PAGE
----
“We always planned to go north then come south, but we actually had to do an ‘S’. Our plan was to stay high, but we knew from the weather on Thursday night that a big surge would come through. Our plan was just to bear off and go with our max VMG with the surge. It was very frustrating sitting around yesterday, and we caught a corridor of wind and we were desperate to get to the land by dawn, but we didn’t make it. We knew there would be no wind out on the sea and we wanted the land breeze. So we had to struggle; we would go along the coast and sail into each bay – there was more wind in the bays than outside, so we scalloped our way down the coast.”
Jon Wardill’s Australian Maid (AUS) won IRC Premier Cruising. This was Wardill’s fourth race on Australian Maid – a boat he allowed, “is an old, wooden boat, but still competitive. Long-distance passage racing is where she traditionally does her best.”
Dockside the morning after a middle-of-the-night finish, Nicholas Mittendorf, a crewman on board, talked about how Australian Maid came out on top, and said “The back end had a strategy of what to do, but always the weather makes various changes and you’ve got to adjust your strategy. Everyone is a mixture on the crew (friends from Darwin, other parts of Australia, the Netherlands) and everyone came together and sailed well. The owner really enjoys these passage races.
“The race itself presented a number of challenges, we tore the mainsail and had to repair it at sea, and the steering chain split pin broke, and that blew things apart for a short period of time. So that put us behind, and a little bit on edge about our position in our division. But our plan was just keeping on working hard and doing all the right things we could do and keeping the pressure on, and staying in the areas where the wind was worked, and we managed to come out ahead in our division.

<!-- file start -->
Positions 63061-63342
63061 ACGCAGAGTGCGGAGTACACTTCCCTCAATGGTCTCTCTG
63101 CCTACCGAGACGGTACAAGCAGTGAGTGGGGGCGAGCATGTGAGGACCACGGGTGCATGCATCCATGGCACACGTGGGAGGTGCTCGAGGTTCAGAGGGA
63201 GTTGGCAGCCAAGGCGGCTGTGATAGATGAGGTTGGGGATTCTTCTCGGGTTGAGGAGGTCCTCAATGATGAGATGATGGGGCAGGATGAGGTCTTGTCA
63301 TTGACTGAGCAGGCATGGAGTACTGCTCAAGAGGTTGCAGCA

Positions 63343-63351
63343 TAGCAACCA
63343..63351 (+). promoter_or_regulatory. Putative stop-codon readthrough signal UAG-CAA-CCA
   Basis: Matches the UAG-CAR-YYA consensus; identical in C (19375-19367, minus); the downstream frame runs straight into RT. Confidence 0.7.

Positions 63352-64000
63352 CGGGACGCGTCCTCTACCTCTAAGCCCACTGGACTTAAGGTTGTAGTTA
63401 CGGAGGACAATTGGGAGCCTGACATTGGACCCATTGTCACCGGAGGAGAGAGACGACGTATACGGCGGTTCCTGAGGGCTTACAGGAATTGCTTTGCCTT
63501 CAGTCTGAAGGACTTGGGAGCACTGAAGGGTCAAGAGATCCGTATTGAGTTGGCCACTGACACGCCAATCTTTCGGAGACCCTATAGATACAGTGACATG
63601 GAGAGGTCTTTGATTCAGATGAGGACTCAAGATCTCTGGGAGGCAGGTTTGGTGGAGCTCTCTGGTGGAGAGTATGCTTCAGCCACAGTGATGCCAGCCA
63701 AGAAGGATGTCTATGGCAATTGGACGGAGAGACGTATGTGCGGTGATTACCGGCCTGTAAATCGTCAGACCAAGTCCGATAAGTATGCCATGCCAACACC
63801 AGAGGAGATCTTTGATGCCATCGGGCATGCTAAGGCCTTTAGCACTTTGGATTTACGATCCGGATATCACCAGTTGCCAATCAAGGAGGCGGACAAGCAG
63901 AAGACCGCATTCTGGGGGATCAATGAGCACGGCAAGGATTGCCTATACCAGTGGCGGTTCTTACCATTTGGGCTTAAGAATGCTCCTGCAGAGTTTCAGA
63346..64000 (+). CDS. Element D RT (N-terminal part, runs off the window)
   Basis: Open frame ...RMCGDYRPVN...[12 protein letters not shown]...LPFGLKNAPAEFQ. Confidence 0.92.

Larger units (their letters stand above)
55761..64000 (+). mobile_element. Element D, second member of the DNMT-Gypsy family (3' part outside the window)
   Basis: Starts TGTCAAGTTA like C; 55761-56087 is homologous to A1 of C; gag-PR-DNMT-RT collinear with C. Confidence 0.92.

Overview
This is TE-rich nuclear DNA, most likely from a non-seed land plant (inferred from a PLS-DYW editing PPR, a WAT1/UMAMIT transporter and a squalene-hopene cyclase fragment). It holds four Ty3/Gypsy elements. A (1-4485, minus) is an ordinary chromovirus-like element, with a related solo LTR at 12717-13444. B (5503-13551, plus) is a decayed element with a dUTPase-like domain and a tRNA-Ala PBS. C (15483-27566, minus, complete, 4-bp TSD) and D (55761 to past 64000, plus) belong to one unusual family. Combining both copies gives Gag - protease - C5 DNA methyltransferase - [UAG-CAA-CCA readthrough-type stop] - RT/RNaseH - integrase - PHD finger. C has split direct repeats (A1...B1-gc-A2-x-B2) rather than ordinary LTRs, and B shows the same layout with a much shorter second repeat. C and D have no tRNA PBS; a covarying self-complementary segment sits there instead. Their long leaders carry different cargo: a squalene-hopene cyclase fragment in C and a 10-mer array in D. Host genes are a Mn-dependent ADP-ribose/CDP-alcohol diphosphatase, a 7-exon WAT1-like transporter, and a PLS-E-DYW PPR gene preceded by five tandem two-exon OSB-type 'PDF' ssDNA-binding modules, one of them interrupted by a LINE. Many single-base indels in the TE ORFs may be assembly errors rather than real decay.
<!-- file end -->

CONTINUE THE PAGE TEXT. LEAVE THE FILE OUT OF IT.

“At times there were a few “zeros” coming up on the (wind instrument) readings and that just added a bit of frustration to the whole thing. But, it was just a matter of working ones’ position out and doing the best one can with the sail changes and to get moving again.”
In the IRC Cruising division, at press time, only one boat -- Skipper CP Wong’s Tipsy Frenz (HKG)-- had finished, so that class winner has yet to be determined.
Dream and Baringo have retired and are motoring to Subic Bay. Eleven boats are still racing with most due to finish through the night; the time limit and cut-off provision for the race is 1200 hrs, Tuesday 6 April 2010.
An informal dockside presentation took place tonight at the Subic Bay Yacht Club for the 1st – 3rd place finishers, in each division. The official Rolex China Sea Race prizegiving will be held on Wednesday 14 April at the Royal Hong Kong Yacht Club branch at Kellet Island, Hong Kong.
This year is the 25th edition of the Rolex China Sea Race, which was first run in 1962, and has been held every two years since then. The 565 nautical mile race runs from the start in Victoria Harbour, Hong Kong to Subic Bay, Philippines. In 1972, it was officially recognised by the Royal Ocean Racing Club, and is now run under their prescriptions. The race has continued to attract increased interest and serves to draw the international yachting fraternity to Hong Kong and Southeast Asia.
The Rolex China Sea Race joins other prestigious Rolex sponsored events including the Rolex Farr 40 World Championship, Maxi Yacht Rolex Cup, Rolex Swan Cup, Rolex Middle Sea Race and the Rolex Sydney Hobart Yacht Race.